Learn English – What does Pope Francis “called out him (Pope Emeritus Benedict) on it” mean

idiomsmeaning

There was the following sentence in the article titled “Pope Francis tells Pope Benedict to stop rolling his eyes in meetings” in May 2nd New Yorker magazine:

Pope Emeritus Benedict’s return to the Vatican began on a sour note
today as the current Pope, Francis, reprimanded him for rolling his
eyes sarcastically during meetings, observers said.

The trouble started when the former Pope showed up at a meeting that
“Benedict wasn’t even invited to,” a Vatican source said. After about
ten minutes of suffering through Benedict’s sighing and eye-rolling,
Francis “totally called him out on it,” the source said, adding, “What
Benedict was doing was totally disrespectful. Plus, he is supposed to
be retired, so he shouldn’t have been wearing his Pope costume.”

Though Oxford English Dictionary defines “call someone out” as

  1. summon someone to deal with an emergency or to do repairs

  2. order or advise workers to strike.

  3. (archaic) challenge someone to a duel,

none of the above definitions seems to fit to “Francis ‘totally called him out on it.’”
There is no entry of the idiom, “call someone out” in either Cambridge or Merriam Webster English Dictionary.

It looks like the phrase, “Pope Francis “totally called him out on it” to mean he was totally upset with Benedict’s presence accompanied with exaggerated gestures during the meeting, but I’m not sure. What does this sentence and idiom,'call sb out on stg' mean?

Best Answer

I would have never thought this expression had anything to do with duels, or guessed that dueling was the origin of this expression. After analyzing the phrase, though, I can see how that might be the case.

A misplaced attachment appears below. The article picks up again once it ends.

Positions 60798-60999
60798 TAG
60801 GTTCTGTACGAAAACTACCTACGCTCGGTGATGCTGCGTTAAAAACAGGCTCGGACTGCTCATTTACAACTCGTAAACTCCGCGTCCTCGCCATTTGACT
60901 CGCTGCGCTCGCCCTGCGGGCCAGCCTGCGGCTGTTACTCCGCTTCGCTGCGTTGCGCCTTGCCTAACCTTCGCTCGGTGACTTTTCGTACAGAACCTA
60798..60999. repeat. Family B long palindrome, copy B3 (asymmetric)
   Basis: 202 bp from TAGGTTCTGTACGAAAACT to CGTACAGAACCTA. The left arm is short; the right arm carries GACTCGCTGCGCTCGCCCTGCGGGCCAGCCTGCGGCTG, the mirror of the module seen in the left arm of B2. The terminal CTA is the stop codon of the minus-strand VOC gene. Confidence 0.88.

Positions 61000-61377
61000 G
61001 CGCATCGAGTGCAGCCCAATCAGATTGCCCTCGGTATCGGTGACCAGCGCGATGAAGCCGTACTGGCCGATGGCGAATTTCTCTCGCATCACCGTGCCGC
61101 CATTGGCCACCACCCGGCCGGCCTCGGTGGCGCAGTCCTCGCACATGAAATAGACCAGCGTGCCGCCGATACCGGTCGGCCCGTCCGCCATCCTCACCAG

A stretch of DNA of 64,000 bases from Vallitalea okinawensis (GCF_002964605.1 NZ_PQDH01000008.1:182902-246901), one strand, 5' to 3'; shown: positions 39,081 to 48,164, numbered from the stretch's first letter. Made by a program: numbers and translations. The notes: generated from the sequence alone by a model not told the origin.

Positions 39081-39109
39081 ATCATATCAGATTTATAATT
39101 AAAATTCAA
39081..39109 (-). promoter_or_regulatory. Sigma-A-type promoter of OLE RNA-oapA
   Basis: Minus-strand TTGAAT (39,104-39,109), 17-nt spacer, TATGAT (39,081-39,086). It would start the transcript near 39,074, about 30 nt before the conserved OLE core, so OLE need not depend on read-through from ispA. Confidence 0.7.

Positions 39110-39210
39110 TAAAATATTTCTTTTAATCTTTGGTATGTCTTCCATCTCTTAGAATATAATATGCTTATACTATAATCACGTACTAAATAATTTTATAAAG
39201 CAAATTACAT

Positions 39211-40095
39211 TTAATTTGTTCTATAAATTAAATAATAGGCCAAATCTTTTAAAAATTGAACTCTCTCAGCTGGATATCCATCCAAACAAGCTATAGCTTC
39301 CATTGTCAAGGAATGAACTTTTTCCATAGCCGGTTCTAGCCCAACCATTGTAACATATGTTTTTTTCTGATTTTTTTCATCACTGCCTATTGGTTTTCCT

When I've heard this expression, it's been used to describe a situation where:

  • a group of people were gathered
  • one person said something that another person felt wasn't accurate
  • that other person publicly challenged the first person's claim

For example, I might recount the events of a meeting, and tell my coworkers:

In the meeting, Ralph said, "In the past two years, nobody has had more sales than I've had," but I called him out on it.

That would imply I publicly disagreed with Ralph in the meeting, putting pressure on him to either back up his claim with hard data, or else recant his statement altogether.

I doubt I'd actually use the phrase "call you out" in the meeting. In other words, I'd be unlikely to say to Ralph:

I'd like to call you out on that.

Instead, if I think Ralph's statement isn't entirely accurate, I might say something like:

Really? You think you're the top salesperson? By what standard? I'd like to see those numbers.

and then use the "called him out" expression later when describing what happened in the meeting.

I suppose that's a form of challenge, as Bill said, but I wouldn't consider that the same as inviting Ralph into the parking lot to settle matters. I'd say a roughly equivalent expression my be call to account, which one dictionary defines as:

call to account 1. To challenge or contest. 2. To hold answerable for.

Also, in the case where I think someone is deliberately lying, I might use the phrase call someone's bluff, which means:

call someone's bluff to challenge someone to give proof of his claims

I don't think I'd use the bluff expression in my example, though, unless I thought Ralph was simply lying outright. Deciding who has had the most sales can be a tricky business: are we measuring by the number of sales, the amount of revenue generated, or the amount of profit that's been earned? Ralph could indeed be at the top of one of those categories; in my hypothetical scenario, perhaps I don't think he's lying per se, but I think he might not be telling the whole story, either.

Getting back to the usage in the Times, the bluff idiom doesn't apply, because the former pope was being called out on his behavior, not some claim he was making.

If I was asked to reword the statement, I might suggest:

After about ten minutes of suffering through Benedict’s sighing and eye-rolling, Francis openly rebuked him for it.

which I think would convey roughly the same sentiment as the original.